The court ruled: "Defendants have failed to identity even a single instance of fraud on the court, certainly none on the part of any attorney for the government. They repeatedly argue that fraud on the court can be found by considering the totality of the allegations. Here, the whole can be no greater than the sum of its parts. Stripped of all its bluster, defendants' motion is wholly devoid of any substance."[5]

The Moonlight Fire's smoke plume streaming over Northern California, viewed by NASA's Aqua satellite on September 5, 2007.

Appeals Court ruling[edit]

The United States Court of Appeals for the Ninth Circuit affirmed on July 13, 2017. United States v. Sierra Pacific Industries, 862 F.3d 1157 (9th Cir. 2017). In a unanimous opinion, the court ruled that all of Sierra Pacific's accusations were legally insufficient, because it "voluntarily settled instead of going to trial" and "bound [itself] not to seek future relief." In addition, the court explained that the accusations of misconduct that Sierra Pacific claimed to have learned of after the settlement "do not constitute fraud on the court," and it was not a fraud for government counsel "to have their own theory of the case and discuss it with their witnesses."[citation needed]

Supreme Court denial of certiorari[edit]

On June 25, 2018, the U.S. Supreme Court denied certiorari. Therefore, all appeals have been exhausted and the case will not be heard by the Supreme Court.[6]

Cal Fire sanctions[edit]

In 2014, Plumas County court judge Leslie Nichols ruled that Cal Fire had committed a "vast array" of "egregious and reprehensible" evidentiary violations during its investigation of the Moonlight Fire, rebuking an agency investigator for providing untruthful sworn testimony, destroying notes, and providing contradictory statements in his final report on the fire. Judge Nichols ordered Cal Fire to pay $30 million in sanctions. Cal Fire appealed the decision to the California Supreme Court, but the appeal was denied and the matter sent before a lower court. Finally, in October of 2020, Cal Fire was ordered to pay $15 million in sanctions for the evidence disclosure violations during its probe, concluding the legal struggle between Cal Fire and Sierra Pacific Industries.[7]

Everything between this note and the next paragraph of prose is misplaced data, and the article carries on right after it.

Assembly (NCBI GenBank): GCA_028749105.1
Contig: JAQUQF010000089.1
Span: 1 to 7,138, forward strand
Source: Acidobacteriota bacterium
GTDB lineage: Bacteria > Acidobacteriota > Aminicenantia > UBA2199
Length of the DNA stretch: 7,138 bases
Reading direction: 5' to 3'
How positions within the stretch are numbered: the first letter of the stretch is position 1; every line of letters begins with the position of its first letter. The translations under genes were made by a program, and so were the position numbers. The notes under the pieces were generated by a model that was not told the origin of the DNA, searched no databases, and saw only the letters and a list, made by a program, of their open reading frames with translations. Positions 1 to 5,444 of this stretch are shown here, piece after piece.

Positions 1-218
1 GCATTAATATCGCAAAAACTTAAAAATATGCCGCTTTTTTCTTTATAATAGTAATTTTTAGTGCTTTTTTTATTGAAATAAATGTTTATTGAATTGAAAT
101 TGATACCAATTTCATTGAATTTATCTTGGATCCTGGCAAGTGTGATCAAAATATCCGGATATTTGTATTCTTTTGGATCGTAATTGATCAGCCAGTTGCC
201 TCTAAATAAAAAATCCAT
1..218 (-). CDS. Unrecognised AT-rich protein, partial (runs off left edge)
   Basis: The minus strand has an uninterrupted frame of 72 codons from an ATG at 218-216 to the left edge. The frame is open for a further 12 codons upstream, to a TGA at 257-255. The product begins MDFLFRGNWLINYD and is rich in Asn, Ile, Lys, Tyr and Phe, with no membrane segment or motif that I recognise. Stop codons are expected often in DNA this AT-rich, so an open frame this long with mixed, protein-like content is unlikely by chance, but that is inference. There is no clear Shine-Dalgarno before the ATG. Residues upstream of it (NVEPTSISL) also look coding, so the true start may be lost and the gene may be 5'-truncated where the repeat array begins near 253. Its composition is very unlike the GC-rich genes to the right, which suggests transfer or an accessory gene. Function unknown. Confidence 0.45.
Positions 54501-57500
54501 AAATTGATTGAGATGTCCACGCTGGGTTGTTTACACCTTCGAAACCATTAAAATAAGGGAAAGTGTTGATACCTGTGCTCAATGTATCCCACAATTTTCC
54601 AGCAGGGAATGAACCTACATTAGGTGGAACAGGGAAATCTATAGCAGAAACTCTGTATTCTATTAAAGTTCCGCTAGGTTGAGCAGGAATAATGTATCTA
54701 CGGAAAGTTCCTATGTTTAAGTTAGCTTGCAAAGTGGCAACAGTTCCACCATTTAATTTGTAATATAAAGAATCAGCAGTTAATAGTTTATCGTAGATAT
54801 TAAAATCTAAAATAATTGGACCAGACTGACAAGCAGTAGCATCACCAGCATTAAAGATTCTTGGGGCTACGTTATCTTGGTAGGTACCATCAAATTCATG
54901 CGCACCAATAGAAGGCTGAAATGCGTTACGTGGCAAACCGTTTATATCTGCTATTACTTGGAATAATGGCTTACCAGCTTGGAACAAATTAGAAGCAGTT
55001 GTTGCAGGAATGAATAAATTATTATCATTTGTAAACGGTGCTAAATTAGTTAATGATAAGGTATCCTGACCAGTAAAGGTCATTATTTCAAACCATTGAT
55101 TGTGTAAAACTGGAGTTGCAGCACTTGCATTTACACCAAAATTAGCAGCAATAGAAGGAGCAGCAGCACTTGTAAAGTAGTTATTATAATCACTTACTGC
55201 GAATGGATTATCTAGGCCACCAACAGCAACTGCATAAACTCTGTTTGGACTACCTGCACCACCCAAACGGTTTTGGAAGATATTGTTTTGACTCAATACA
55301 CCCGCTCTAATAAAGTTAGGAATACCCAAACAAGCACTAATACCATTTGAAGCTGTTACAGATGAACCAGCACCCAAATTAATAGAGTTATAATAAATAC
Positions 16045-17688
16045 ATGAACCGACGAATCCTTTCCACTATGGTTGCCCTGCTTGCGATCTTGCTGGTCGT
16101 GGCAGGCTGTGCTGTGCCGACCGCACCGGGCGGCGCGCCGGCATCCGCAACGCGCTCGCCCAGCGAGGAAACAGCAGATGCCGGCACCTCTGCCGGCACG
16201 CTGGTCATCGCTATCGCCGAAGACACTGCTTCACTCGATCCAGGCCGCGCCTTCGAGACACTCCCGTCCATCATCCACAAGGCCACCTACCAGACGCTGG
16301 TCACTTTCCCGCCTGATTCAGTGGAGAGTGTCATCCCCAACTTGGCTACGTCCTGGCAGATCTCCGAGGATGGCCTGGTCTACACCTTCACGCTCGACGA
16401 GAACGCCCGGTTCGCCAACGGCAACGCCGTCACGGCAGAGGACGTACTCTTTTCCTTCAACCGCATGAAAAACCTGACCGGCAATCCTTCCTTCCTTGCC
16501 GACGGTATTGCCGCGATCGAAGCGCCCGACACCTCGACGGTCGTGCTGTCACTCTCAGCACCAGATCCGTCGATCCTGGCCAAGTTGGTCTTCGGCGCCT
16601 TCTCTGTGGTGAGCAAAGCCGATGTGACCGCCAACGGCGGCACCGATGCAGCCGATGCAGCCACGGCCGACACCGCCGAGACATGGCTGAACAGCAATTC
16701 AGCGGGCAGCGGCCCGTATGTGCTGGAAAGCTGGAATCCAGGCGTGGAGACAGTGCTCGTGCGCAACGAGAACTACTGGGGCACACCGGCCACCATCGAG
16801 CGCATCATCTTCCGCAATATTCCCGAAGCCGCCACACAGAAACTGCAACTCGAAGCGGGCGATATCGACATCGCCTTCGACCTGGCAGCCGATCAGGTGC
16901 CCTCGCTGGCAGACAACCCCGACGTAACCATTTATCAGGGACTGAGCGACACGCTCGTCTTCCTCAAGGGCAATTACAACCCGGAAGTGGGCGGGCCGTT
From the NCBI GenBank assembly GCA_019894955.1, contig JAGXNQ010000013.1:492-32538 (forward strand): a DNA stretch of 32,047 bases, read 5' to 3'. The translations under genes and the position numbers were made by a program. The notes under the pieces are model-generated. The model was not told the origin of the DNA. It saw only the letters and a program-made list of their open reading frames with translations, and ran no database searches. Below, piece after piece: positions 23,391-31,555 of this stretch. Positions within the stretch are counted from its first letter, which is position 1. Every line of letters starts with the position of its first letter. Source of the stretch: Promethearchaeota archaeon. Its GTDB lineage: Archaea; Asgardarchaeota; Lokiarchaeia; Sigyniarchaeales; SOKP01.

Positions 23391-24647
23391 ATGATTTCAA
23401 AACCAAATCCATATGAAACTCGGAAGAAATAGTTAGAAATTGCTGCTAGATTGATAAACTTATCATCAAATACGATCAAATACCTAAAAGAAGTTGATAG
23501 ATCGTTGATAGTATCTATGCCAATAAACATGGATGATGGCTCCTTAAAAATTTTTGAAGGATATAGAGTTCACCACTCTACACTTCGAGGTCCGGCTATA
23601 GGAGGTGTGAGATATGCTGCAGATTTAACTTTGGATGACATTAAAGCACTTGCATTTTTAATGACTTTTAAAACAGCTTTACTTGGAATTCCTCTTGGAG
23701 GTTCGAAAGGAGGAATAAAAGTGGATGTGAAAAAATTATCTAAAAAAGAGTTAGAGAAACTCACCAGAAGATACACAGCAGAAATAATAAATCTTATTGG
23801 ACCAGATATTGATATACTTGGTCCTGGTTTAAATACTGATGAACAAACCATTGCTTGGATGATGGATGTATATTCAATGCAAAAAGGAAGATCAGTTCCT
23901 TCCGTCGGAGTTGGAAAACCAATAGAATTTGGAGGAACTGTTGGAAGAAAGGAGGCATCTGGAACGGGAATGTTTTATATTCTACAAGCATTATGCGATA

See also[edit]


  1. ^ a b c d e f "Moonlight Fire Incident Information". California Department of Forestry and Fire Protection (CAL FIRE). September 19, 2007. Archived from the original on December 26, 2018.
  2. ^ "Moonlight Fire Incident Report". California Department of Forestry and Fire Protection. Archived from the original on October 4, 2022. Retrieved January 31, 2023.
  3. ^ Walsh, Denny; Stanton, Sam (October 9, 2014). "Sierra Pacific levels corruption allegations in renewed legal fight over Moonlight fire". The Sacramento Bee. Retrieved August 25, 2015.
  4. ^ Sorvino, Chloe (June 25, 2018). "Supreme Court Declines To Hear Billionaire Red Emmerson's Moonlight Fire Case". Forbes. Archived from the original on December 6, 2022. Retrieved February 7, 2023.
  5. ^ a b "US vs. Sierra Pacific Industries" (PDF). Eastern District of California Blog. Retrieved August 25, 2015.
  6. ^ No. 17-1153
  7. ^ Van Derbeken, Jaxon (October 30, 2020). "Cal Fire Ordered to Pay $15 Million Over 2007 Moonlight Fire Probe". NBC Bay Area. Archived from the original on January 19, 2023. Retrieved January 31, 2023.